Academic Master

Health Care

Healthcare Data Standards

In the healthcare sector, data standard is a term used to refer to the techniques, procedures, terminologies, and particulates in regard to the collection, sharing, storage as well as retrieval of information and data related to healthcare uses, which include medications, medical records, payments and reimbursements, radiological images, monitoring systems and medical devices and administrative processes.

The primary use of the data standards is the establishment of an aggregated, patient-centric electronic health record. The health data standard is also used in building an active local health data network, which facilitates the interchange and sharing of data among various independent sites involved in an individual’s care (Afify, 2016). Health data standards play a crucial role in the creation of a population database necessary for health monitoring and surveillance as well as bioterrorism defense mechanisms and strategies. Health data standards are an effective way of creating a personal health data record (Fife & Eckert, 2017).

Other uses of health data standards are the support of evidence-backed guidelines, offering a precise definition of the conditions of the clinical measurements and activities, as well as defining safety regarding what is likely to go wrong with the actions or measures. The health data standards are also used in the evaluation of datasets with the objective of confirming whether they are a real representation of data elements appropriate in the measurement of the results, including safety (Paprica & Schull, 2017).

There are various impacts of health data sets in documentation. Briefly, documentation refers to the techniques and activities used in the collection, coding, ordering, storage as well as retrieval of information to fulfill potential tasks. Health data standards emphasize the necessity of keeping patients’ records to facilitate continuous patient service. The health data standards have enabled safe and quality decision-making in the course of offering health care. This is by providing accurate and timeless information (Williams, Shankar & Eschenfelder, 2017). The major documentation objects are assessments, observations, and plans formulated during individual patient care.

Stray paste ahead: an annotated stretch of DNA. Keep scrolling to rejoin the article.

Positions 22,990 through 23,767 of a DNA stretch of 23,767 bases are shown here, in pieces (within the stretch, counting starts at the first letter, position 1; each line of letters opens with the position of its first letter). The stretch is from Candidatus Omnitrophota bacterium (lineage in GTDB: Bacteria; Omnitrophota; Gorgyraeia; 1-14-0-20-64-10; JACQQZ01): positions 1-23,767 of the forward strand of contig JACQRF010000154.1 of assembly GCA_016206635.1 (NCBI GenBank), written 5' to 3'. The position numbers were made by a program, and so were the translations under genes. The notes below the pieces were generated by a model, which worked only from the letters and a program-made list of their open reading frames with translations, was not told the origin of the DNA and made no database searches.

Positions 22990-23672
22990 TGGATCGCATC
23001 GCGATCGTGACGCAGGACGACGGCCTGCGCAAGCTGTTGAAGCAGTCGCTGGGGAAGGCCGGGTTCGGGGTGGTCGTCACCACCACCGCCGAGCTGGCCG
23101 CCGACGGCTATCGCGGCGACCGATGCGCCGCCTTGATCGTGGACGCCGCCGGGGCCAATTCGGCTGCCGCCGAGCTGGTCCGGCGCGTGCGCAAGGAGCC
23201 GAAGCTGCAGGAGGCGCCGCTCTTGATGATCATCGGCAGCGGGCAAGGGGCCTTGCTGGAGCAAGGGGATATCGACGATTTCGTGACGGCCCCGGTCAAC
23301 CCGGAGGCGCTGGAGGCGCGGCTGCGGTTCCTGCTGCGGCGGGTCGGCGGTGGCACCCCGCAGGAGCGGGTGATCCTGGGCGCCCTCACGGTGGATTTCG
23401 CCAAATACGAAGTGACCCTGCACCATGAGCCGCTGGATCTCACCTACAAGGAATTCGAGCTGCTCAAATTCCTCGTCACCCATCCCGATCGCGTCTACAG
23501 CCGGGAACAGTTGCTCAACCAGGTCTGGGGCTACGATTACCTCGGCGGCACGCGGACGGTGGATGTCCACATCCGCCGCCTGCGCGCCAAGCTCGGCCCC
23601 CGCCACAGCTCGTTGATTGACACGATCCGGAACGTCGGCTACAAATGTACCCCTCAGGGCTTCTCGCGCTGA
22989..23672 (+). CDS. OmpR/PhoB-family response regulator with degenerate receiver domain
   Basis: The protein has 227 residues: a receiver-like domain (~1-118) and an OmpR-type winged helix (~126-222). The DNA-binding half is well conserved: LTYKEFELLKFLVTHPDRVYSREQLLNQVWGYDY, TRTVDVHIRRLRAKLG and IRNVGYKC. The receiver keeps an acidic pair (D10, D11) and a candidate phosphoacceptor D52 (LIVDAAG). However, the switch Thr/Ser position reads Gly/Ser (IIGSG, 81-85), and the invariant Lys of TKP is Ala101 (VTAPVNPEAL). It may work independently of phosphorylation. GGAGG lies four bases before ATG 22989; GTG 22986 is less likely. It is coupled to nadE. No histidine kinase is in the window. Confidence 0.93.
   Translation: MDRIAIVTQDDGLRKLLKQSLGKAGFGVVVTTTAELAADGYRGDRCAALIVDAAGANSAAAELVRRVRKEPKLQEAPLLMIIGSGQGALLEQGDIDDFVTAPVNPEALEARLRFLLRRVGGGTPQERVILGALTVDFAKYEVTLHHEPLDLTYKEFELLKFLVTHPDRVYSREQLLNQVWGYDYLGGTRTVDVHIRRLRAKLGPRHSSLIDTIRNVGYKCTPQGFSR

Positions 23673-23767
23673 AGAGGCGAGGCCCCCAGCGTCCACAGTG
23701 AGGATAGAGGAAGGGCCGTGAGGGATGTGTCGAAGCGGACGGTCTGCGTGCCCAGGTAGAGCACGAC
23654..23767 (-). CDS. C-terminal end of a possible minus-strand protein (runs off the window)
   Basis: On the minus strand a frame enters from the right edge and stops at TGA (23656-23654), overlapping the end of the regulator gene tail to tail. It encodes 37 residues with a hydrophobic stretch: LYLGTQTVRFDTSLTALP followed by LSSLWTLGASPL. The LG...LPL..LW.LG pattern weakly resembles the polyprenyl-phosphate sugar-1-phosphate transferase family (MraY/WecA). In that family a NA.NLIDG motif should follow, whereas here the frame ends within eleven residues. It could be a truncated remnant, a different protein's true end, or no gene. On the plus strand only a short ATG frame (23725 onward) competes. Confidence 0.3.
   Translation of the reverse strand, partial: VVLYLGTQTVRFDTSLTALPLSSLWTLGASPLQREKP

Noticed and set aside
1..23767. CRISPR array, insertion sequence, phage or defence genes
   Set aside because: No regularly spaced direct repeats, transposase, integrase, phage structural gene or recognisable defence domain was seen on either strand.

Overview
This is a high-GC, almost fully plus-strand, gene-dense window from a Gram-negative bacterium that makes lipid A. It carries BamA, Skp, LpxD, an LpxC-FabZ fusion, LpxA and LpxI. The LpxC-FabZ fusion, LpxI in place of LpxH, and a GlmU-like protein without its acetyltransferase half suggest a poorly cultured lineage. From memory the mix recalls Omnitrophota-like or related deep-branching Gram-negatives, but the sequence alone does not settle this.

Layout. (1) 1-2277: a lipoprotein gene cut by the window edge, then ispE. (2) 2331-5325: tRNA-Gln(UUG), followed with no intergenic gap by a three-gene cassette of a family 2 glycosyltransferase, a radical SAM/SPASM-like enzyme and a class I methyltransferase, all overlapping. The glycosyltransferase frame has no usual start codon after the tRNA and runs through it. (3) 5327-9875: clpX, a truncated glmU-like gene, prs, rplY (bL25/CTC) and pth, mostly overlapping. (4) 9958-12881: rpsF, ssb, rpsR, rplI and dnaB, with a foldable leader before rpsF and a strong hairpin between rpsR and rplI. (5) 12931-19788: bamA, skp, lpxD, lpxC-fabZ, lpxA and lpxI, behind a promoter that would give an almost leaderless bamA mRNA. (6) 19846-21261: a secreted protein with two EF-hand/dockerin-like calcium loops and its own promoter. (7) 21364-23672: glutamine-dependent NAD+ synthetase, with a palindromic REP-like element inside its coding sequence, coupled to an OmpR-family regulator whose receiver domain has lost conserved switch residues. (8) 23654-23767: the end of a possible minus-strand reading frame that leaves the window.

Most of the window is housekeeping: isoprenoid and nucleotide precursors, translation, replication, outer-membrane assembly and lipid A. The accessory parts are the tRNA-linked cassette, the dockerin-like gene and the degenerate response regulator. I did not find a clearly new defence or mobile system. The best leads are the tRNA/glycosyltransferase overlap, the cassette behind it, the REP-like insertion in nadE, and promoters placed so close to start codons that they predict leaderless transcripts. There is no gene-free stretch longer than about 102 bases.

There is a range of information and messaging data content linked to clinical capture, documentation, storage, retrieval, and application. A framework is established by the content standards and data structure, facilitating an optimal health record and efficient information sharing among the various health providers. The terminology standard is leveraged by the data content standard to simplify as well as unify the presentation of the data (Williams, Shankar & Eschenfelder, 2017). The most common terminology standards used in electronic health records are inclusive of those to be applied within. They include Continuity of Care Document/Record obtained from Health Level Seven and ASTM, Digital Imaging and Communications in Medicine abbreviated as DICOM, National Council for Prescription Drug Programs commonly referred to as NCPDP, Logical Observation Identifiers Names and Codes (LOINC), and SNOMED CT (Afify, 2016).

The health data standards have also impacted the nursing environment. Notably, the standards have a set of priorities and emphasis, thus setting different expectations in the health sector. The rules have significant contributions to the longitudinal perception of health data within as well as among the system as it has facilitated the unification of expectations regarding the methods used in the definition of data, storage as well as an exchange to satisfy the users’ requirements.

References

Afify, Y. (2016). Pharmaceutical Tracking System: An Improvement in Data Accuracy and Uses. Value In Health19(7), A504. http://dx.doi.org/10.1016/j.jval.2016.09.916

Fife, C., & Eckert, K. (2017). Harnessing electronic healthcare data for wound care research: Standards for reporting observational registry data obtained directly from electronic health records. Wound Repair And Regeneration25(2), 192-209. http://dx.doi.org/10.1111/wrr.12523

Paprica, P., & Schull, M. (2017). General Public Views on Uses and Users of Administrative Health Data. International Journal For Population Data Science1(1). http://dx.doi.org/10.23889/ijpds.v1i1.47

Williams, R., Shankar, K., & Eschenfelder, K. (2017). Two views of the data documentation initiative: Stakeholders, collaboration and metadata standards creation. Proceedings Of The Association For Information Science And Technology54(1), 455-462. http://dx.doi.org/10.1002/pra2.2017.14505401049

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